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Lixia Liu, Zhiyuan Li Purdue University, USA PPOPP 2010, January 2009 Improving Parallelism and Locality with Asynchronous Algorithms
Background • Multicore architecture • Multiple cores per chip • Modest on-chip caches • Memory bandwidth issue • Increasing gap between CPU speed and off-chip memory bandwidth • Increasing bandwidth consumption by aggressive hardware prefetching • Software • Many optimizations increase memory bandwidth requirement • Parallelization, Software prefetching, ILP • Some optimizations reduce memory bandwidth requirement • Array contraction, index compression • Loop transformations to improve data locality • Loop tiling, loop fusion and others • Restricted by data/control dependences
Background • Loop tiling is used to increase data locality • Example program: PDE iterative solver
Loop tiling • Tiling is skewed to satisfy data dependences • After tiling, parallelism only exists within a tile due to data dependences between tiles
Loop tiling code Questions How to select chunk size? Is recovery overhead necessary?
Motivations • Mitigate the memory bandwidth problem • Apply data locality optimizations to challenging cases • Relax restrictions imposed by data/control dependences
Asynchronous • Basic idea: allow to use of old neighboring values in the computation, still converging • Originally proposed to reduce communication cost and synchronization overhead • Convergence rate of asynchronous algorithms1 • May slowdown convergence rate • Our contribution is to use the asynchronous model to improve parallelism and locality simultaneously • Relax dependencies • Monotone exit condition  Frommer, A. and Szyld, D. B. 1994. Asynchronous two-stage iterative methods. In Numer. Math. 69, 2, Dec 1994.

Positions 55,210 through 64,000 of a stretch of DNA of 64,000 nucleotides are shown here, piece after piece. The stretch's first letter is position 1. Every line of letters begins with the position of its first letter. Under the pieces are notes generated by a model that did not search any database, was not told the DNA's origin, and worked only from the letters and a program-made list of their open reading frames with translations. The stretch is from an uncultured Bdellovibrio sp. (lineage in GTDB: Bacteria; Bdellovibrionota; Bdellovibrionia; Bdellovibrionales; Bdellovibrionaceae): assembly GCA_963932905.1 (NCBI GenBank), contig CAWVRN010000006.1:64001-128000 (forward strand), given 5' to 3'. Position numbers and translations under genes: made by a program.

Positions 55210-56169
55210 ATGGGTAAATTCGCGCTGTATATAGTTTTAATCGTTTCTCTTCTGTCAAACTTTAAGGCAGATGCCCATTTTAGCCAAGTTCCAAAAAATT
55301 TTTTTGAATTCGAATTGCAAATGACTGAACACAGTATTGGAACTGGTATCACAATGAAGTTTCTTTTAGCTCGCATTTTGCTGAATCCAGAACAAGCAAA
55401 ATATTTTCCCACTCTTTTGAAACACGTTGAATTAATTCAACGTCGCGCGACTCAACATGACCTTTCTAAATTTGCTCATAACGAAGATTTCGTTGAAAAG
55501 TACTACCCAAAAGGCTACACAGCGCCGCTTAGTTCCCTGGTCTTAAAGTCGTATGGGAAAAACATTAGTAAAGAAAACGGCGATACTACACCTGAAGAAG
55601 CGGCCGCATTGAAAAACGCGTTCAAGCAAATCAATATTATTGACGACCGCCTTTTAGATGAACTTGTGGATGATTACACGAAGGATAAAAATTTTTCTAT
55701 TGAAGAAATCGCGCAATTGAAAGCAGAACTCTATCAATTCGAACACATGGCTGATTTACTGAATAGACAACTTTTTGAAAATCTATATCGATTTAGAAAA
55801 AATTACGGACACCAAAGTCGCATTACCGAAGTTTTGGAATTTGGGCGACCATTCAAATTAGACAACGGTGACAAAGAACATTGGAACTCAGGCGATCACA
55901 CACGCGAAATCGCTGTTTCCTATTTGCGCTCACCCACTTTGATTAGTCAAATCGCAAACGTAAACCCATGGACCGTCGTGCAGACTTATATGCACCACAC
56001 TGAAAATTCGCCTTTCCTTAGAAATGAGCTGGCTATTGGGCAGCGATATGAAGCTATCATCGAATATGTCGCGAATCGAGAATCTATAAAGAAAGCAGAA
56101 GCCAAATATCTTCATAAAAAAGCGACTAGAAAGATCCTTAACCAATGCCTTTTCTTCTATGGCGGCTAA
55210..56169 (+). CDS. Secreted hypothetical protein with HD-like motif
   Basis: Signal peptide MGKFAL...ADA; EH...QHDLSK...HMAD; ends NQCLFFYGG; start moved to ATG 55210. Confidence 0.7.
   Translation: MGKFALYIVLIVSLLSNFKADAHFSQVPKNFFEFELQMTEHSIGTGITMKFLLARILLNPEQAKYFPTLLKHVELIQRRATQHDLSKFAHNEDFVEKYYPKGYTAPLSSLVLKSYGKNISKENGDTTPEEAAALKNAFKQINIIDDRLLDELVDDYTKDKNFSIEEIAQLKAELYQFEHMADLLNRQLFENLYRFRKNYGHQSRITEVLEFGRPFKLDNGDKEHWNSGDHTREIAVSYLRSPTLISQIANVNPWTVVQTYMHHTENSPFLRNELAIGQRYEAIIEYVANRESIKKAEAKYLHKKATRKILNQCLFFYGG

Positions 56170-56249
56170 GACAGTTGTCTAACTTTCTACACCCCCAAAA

Asynchronous model • Achieve parallelism across the grid • Not just within a tile • Apply loop tiling to improve data locality • Requiring a partition of time steps in chunks • Eliminate recovery overhead
Chunk size selection • Chunk size: # iterations executed speculatively in the tiled code • Ideal if we can predict the exact iterations to converge • However, it is unknown until convergence happens • Too large a chunk, we pay overshooting overhead • Too small, poor data reuse and poor data locality
How to determine chunk size? • Poor solutions • Use a constant chunk size (randomly pick) • Estimate based on the theoretical convergence rate • A better solution: Adaptive chunk size • Use the latest convergence progress to predict how many more iterations are required to converge ri :residual error of i-th round of tiled code
Evaluations • Platforms for experiments: • Intel Q6600, AMD8350 Barcelona, Intel E5530 Nehalem • Evaluated numerical methods: Jacobi, GS, SOR • Performance results • Synchronous model vs. asynchronous model with the best chuck size • Original code vs. loop tiling • Impact of the chunk size • Adaptive chunk selection vs. the ideal chunk size
Configurations • Peak bandwidth of our platforms
Results - Jacobi • Machine A Performance varies with chunk size! async-tiled version is the best!
Results - Jacobi • Machine B Poor performance without tiling (async-base and parallel)!
Results - Jacobi • Machine C
Results • Asynchronous tiled version performs better than synchronous tiled version (even without recovery cost) • Asynchronous baseline suffers more on machine B due to less memory bandwidth available
Adaptive Chunk Size • adaptive-1: lower bound of chunk size is 1 • adaptive-8: lower bound of chunk size is 8
Conclusions • Showed how to benefit from the asynchronous model for relaxing data and control dependences • improve parallelism and data locality (via loop tiling) at the same time • An adaptive method to determine the chunk size • because the iteration count is usually unknown in practice • Good performance enhancement when tested on three well-known numerical kernels on three different multicore systems.
Q&A • Thank you!